In the beginning, your happy hours will feel fun and exciting. Your new event series will grow steadily over a couple of months. Your space will feel fresh and new. The new people will attract more new people and it will seem like things will just keep going that way (if you’ve actually done something interesting that is).
But it won’t last. Everything eventually gets boring. One day you’ll see attendance sink like a brick for a bit then stay at about the same level. The new people will replace the old and even if you manage to sustain the attendance, it never grows.
Whether it’s healthy or not, most people are obsessed with novelty. I think it’s because novelty often equates to interesting. Sure, in some cities and communities a generic monthly happy hour could sustain you for quite some time. But if you’re in, say, San Francisco or New York City or some other major market there are just too many other interesting options for people. So you have to make what you’re doing as or more interesting than whatever else is going on.
People ask me all the time why they aren’t getting people to their events and my answer almost invariably is, “because you’re event seems, and probably is, boring.” It’s probably generic, “run of the mill,” or mediocre. It’s never the advice people want to hear, but it’s the truth.
A couple of examples of mediocre events that we’ll place in San Francisco for context:
- A happy hour with cheap beer and wine, chips and salsa, and your best Spotify playlist going on in the background. Boring.
- A pitch competition where the winner receives free membership to your space. Boring.
If I wanted cheap beer or wine I’d go the dive bar around the corner from my house, which is likely a lot more fun and comfortable than a typical coworking space. Startups don’t want free space, they want cash, exposure, and feedback. Note I said cash first. Sorry to say, but if you’re doing things like this, you’re just being lazy. You have to spice it up.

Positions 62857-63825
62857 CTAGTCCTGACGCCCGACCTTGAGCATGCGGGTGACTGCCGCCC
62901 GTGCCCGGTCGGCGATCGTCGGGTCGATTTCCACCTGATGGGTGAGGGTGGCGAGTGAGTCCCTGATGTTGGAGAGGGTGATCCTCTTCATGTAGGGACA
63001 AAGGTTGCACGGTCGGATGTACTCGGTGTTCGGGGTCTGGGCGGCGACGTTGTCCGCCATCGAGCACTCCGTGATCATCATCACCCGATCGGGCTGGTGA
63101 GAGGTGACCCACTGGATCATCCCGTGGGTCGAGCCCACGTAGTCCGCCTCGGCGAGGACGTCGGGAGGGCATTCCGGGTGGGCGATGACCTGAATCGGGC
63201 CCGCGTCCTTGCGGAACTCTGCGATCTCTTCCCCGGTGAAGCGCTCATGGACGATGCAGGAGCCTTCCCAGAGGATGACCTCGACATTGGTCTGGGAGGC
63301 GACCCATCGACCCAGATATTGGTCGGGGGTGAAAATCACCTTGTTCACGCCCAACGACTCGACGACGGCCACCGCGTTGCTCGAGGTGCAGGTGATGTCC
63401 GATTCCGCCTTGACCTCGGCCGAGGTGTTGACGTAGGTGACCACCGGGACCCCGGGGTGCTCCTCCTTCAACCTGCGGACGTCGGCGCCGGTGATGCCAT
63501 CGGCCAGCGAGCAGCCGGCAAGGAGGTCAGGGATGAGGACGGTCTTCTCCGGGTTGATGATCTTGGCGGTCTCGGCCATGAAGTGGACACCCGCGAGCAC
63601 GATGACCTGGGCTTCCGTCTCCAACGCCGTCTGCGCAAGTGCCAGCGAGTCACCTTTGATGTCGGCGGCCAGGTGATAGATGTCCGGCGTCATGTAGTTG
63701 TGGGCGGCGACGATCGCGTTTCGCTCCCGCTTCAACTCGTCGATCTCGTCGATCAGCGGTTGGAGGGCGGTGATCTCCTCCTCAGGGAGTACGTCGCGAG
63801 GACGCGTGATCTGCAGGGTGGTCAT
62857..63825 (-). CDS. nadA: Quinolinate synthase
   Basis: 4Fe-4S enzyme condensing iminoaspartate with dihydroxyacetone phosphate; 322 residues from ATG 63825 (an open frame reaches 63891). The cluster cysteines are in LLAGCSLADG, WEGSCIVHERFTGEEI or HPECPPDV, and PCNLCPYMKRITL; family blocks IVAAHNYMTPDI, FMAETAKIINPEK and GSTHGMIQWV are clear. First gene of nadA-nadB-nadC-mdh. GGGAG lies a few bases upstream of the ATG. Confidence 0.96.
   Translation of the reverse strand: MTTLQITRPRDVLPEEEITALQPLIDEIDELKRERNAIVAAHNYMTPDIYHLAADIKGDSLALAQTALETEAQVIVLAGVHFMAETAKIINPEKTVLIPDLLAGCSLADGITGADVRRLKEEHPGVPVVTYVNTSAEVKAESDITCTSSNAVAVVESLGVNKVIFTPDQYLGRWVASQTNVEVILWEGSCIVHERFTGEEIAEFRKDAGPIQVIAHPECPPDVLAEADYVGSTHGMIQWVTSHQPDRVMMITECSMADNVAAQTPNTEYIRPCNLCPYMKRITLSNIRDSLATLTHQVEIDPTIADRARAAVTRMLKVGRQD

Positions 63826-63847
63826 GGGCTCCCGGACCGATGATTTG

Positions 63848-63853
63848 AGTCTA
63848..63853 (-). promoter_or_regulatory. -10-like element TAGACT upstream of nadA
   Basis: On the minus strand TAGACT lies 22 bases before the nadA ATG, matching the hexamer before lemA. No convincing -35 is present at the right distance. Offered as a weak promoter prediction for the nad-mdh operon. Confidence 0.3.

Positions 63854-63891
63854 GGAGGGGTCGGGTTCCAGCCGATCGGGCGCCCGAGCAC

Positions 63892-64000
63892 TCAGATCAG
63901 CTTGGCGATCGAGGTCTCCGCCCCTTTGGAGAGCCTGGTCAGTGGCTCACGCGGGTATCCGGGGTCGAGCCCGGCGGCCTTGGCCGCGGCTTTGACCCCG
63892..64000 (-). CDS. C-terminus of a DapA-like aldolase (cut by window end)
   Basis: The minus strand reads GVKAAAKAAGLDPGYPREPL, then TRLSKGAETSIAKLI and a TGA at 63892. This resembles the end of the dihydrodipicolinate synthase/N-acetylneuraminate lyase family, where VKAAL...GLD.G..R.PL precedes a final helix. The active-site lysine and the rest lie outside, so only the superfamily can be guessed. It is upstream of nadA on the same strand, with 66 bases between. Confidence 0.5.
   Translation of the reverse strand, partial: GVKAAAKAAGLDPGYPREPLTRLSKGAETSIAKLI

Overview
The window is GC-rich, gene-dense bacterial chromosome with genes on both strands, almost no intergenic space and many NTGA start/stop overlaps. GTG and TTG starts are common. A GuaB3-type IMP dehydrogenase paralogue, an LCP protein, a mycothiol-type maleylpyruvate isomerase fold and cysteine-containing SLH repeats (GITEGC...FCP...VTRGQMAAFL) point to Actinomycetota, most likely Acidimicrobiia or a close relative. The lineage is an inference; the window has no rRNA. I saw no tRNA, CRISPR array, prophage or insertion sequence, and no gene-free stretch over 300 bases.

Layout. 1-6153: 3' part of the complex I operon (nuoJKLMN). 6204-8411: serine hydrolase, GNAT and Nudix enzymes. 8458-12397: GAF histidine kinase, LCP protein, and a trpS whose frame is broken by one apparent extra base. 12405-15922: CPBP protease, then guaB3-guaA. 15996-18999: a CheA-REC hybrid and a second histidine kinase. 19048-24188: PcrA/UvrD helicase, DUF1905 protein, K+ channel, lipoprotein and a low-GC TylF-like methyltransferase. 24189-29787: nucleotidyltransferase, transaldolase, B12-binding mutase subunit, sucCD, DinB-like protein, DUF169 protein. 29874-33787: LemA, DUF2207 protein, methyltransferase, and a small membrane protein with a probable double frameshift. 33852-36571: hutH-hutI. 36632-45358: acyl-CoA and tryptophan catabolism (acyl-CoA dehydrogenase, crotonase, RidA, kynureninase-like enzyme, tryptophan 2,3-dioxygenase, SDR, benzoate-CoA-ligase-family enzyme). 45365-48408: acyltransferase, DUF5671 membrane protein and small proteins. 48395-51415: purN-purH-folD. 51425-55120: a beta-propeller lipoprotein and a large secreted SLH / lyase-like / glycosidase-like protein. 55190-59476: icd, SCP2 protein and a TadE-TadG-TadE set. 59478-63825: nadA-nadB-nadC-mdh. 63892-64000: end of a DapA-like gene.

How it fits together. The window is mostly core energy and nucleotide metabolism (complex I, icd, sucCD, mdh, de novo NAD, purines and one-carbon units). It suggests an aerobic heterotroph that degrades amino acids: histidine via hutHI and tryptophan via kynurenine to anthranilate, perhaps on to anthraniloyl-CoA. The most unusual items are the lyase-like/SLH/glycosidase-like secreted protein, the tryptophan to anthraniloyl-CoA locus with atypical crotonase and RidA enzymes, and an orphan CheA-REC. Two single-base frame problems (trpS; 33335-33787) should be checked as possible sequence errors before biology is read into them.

Here are a couple of great examples of events that actually happened in San Francisco and were remarkable:
- A silent disco with an open bar in an old mansion, not just with cheap beer and wine (though they were present too).
- A pitch competition with a $5,000 cash prize and major tech blog coverage.
Sure, these might be outside your budget, but figure it out some other way. Maybe it’s only a $500 cash prize. Maybe you use the parking lot for the silent disco or just hire a live band or great local DJ. Maybe the happy hour is a masquerade. Last week a client of mine held a simple Beer n’ BBQ themed happy hour, with homemade barbecue pulled pork sandwiches and an assortment of local beer. Attendance was great. It doesn’t have to be expensive, it just has to be interesting enough that people want to go.
People typically host mediocre events due to a lack of planning and time. One suddenly realizes that the happy hour is in two days and, with little prep time and a lot of other work to do, they skimp on providing a really engaging and fun experience for members and guests. Members begin to feel like you only host the thing out of obligation, not for any real intention or purpose, such as connection and celebration. So they stop going. After all, they can probably get more connection and enjoyment from hanging out with their cat at home than at a typical coworking happy hour.
I’m being harsh here because I’m tired of the complaining. If you want great event attendance, stop redesigning your newsletter and actually make something worth going to.
This isn’t just about happy hours and events. Eventually everything gets boring. Change it up. Keep it interesting.